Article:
10/1/08

Yellow pasta

Here is the story of the yellow strong Laverda by Gérard Livet
My motorcycle is a triple cylinders 1000cc  laverda in 1975 racing outfit. At first she was completely of original layout except a pair of clips-on bars and a single seat.

After years of road usage  and important mileage, I decide in 1998 of a complete refurbishment and especially on a transformation in a 70s racing style about which I dreamed for a long time. The engine was completely renew from new with racing parts, forged high compression pistons, 4c camshafts and three 36mm Dell' Orto carbs .

Thanks to Charles Dufetel and Richard Gallici for their skills and help to carry out this mission. polyester parts were made by Jean-Jacques Vilmot, thanks to him also for is collaboration and working quality.

The seat is a Honda CR replica which I extended slightly with a bight in the middle for a more Italian style. The tank is a SFC, the front fender comes from of an Aermacchi and the front fairing is a Seeley. Clips-on and rear sets are home made.

Wheel rims are Borrani’s with stainless spokes. Now for 4 years on circuits, I participate in some events organized by various clubs and associations, particulary Coyotes Days where organization and atmosphere are great.

The laverda is plenty of torque, powerful and pleasant motorcycle to ride on tracks, a little bit heavy but how much charming. I always liked the 60s and 70s motorcycles and especially cafe racers style which gives them an unmistakable charm and then the Continental Circus movie that I saw in the time was a reference for me.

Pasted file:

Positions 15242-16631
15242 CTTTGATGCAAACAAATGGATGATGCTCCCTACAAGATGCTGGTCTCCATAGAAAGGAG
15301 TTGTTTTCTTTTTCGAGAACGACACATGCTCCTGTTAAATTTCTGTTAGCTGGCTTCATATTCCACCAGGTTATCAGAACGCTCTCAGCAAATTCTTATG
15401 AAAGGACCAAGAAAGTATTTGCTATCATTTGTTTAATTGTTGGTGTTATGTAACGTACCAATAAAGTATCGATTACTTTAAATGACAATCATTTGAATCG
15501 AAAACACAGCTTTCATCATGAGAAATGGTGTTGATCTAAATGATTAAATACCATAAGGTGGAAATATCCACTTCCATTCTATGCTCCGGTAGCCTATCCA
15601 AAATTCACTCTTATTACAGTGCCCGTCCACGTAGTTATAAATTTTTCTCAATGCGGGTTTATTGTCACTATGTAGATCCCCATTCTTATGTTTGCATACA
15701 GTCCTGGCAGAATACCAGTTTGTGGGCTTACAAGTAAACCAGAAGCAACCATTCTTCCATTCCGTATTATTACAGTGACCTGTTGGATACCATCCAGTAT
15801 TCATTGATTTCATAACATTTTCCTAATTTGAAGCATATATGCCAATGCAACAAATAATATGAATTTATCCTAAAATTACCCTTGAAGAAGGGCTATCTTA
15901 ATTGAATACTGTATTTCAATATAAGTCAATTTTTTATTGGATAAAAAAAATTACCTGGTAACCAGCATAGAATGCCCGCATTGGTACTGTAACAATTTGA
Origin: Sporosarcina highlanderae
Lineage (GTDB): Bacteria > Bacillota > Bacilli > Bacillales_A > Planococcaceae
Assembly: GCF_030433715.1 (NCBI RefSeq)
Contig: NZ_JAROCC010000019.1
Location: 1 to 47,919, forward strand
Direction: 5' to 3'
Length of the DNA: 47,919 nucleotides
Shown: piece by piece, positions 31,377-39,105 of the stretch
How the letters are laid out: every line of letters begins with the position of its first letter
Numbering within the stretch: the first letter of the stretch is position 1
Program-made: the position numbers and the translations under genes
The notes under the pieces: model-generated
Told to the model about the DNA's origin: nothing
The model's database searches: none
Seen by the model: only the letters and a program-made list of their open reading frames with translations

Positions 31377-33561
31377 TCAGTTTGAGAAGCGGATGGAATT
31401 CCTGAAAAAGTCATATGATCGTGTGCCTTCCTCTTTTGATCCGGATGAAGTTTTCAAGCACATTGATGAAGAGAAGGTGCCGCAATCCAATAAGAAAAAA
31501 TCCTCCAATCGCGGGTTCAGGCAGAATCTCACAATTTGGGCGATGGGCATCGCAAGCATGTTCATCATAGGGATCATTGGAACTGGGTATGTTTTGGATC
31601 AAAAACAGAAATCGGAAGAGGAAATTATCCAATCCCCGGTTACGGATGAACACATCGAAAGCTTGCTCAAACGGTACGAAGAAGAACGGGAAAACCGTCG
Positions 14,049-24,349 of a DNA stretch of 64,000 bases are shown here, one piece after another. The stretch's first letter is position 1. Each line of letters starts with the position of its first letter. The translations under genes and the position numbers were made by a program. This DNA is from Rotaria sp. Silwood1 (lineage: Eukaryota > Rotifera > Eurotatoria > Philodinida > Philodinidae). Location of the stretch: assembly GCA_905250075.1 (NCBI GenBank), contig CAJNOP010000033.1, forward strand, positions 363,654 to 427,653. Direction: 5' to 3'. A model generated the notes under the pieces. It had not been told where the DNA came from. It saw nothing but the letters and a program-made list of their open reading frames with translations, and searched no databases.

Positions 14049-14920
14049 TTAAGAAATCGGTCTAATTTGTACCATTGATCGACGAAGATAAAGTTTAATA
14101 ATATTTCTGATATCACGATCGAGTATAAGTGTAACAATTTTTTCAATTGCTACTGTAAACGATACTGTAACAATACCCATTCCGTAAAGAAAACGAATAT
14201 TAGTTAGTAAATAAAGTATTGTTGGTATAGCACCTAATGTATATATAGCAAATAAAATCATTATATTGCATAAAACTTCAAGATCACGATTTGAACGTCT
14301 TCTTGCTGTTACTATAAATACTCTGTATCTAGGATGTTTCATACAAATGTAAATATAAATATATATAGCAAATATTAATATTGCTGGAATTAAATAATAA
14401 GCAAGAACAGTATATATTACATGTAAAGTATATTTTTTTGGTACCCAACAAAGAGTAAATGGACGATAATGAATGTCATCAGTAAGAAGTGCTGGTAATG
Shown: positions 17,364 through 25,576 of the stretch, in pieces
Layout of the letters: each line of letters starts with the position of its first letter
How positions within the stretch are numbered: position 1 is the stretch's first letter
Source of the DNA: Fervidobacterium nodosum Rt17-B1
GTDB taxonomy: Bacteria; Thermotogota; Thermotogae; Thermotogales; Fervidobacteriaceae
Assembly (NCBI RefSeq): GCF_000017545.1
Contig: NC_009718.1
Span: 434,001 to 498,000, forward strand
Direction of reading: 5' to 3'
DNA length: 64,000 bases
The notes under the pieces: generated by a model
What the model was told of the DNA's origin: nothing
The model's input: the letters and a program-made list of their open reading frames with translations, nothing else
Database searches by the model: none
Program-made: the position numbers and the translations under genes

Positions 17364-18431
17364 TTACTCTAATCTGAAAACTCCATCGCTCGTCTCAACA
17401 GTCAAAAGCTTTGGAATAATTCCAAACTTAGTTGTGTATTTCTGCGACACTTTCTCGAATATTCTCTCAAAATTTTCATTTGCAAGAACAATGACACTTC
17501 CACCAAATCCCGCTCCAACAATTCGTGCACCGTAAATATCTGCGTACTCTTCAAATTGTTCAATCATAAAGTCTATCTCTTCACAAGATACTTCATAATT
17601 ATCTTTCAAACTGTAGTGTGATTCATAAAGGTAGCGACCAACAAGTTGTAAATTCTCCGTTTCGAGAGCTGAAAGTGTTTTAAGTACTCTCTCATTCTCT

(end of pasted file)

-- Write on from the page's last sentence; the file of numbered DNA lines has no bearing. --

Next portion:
The Norton 1927 CS1

last week we saw the Energette.Now lets talk about another fabulous machine: the CS1
A great thanks to Ken McIntosh and enjoy ...


Designed by Walter Moore, the CamShaft One (CS1) engine appeared in 1927, based closely on the ES2 (pushrod) engine and using many of its parts. On his departure to NSU in 1930, an entirely new OHC engine was designed by Arthur Carroll, which was the basis for all later OHC and DOHC Norton singles. (Moore's move to NSU prompted staff to claim that NSU stood for "Norton Spares Used") That decade spawned the Norton racing legend. Of the nine Isle of Man Senior TTs (500 cc) between 1931 and 1939 Norton won seven.
CS1 1931


1929 Norton CS1
By Ken McIntosh

The CS1 (C = Camshaft, S = Senior, 1 = Model 1) was designed by Walter Moore to replace the push-rod OHV motor designed by 'Pa' Norton, and combined with the new cradle frame was a huge leap in technology and styling.


The CS1 won the Senior TT first time out, in 1927 and even more remarkably an unknown rider Tim Hunt won the 'Amateur TT' in 1928. Open only to private riders on private machines Hunt won at a speed higher than the TT record. He used the same bike in different trim to take a Gold Medal in the 'Scottish Six Day Trial'.

Strangely further development bought little success and the push-rod Sunbeam and 4-valve Rudge proved dominant until Irishman Joe Craig reappeared on the Norton scene and helped design a new motor with Arthur Carroll for 1930.


Despite its failings the CS1 must rate as the best looking 'Vintage' bike ever, and riding it back to back with my 'Flat Tank Model 18' it is a huge step forward in both handling and comfort. The engine is mechanically stronger, with steel flywheel (replacing cast iron), bigger main shafts and bearings, and through-bolted cylinder studs.







In full TT trim, with close-ratio kickstart-less gearbox, 8 inch brakes, Amac TT carburettor, Lucas Racing magneto, and the beautiful 3-gallon petrol tank and wrap-around oil tank it set the style for racing Norton's for the next 20 years.



Many thanks to : Ken McIntosh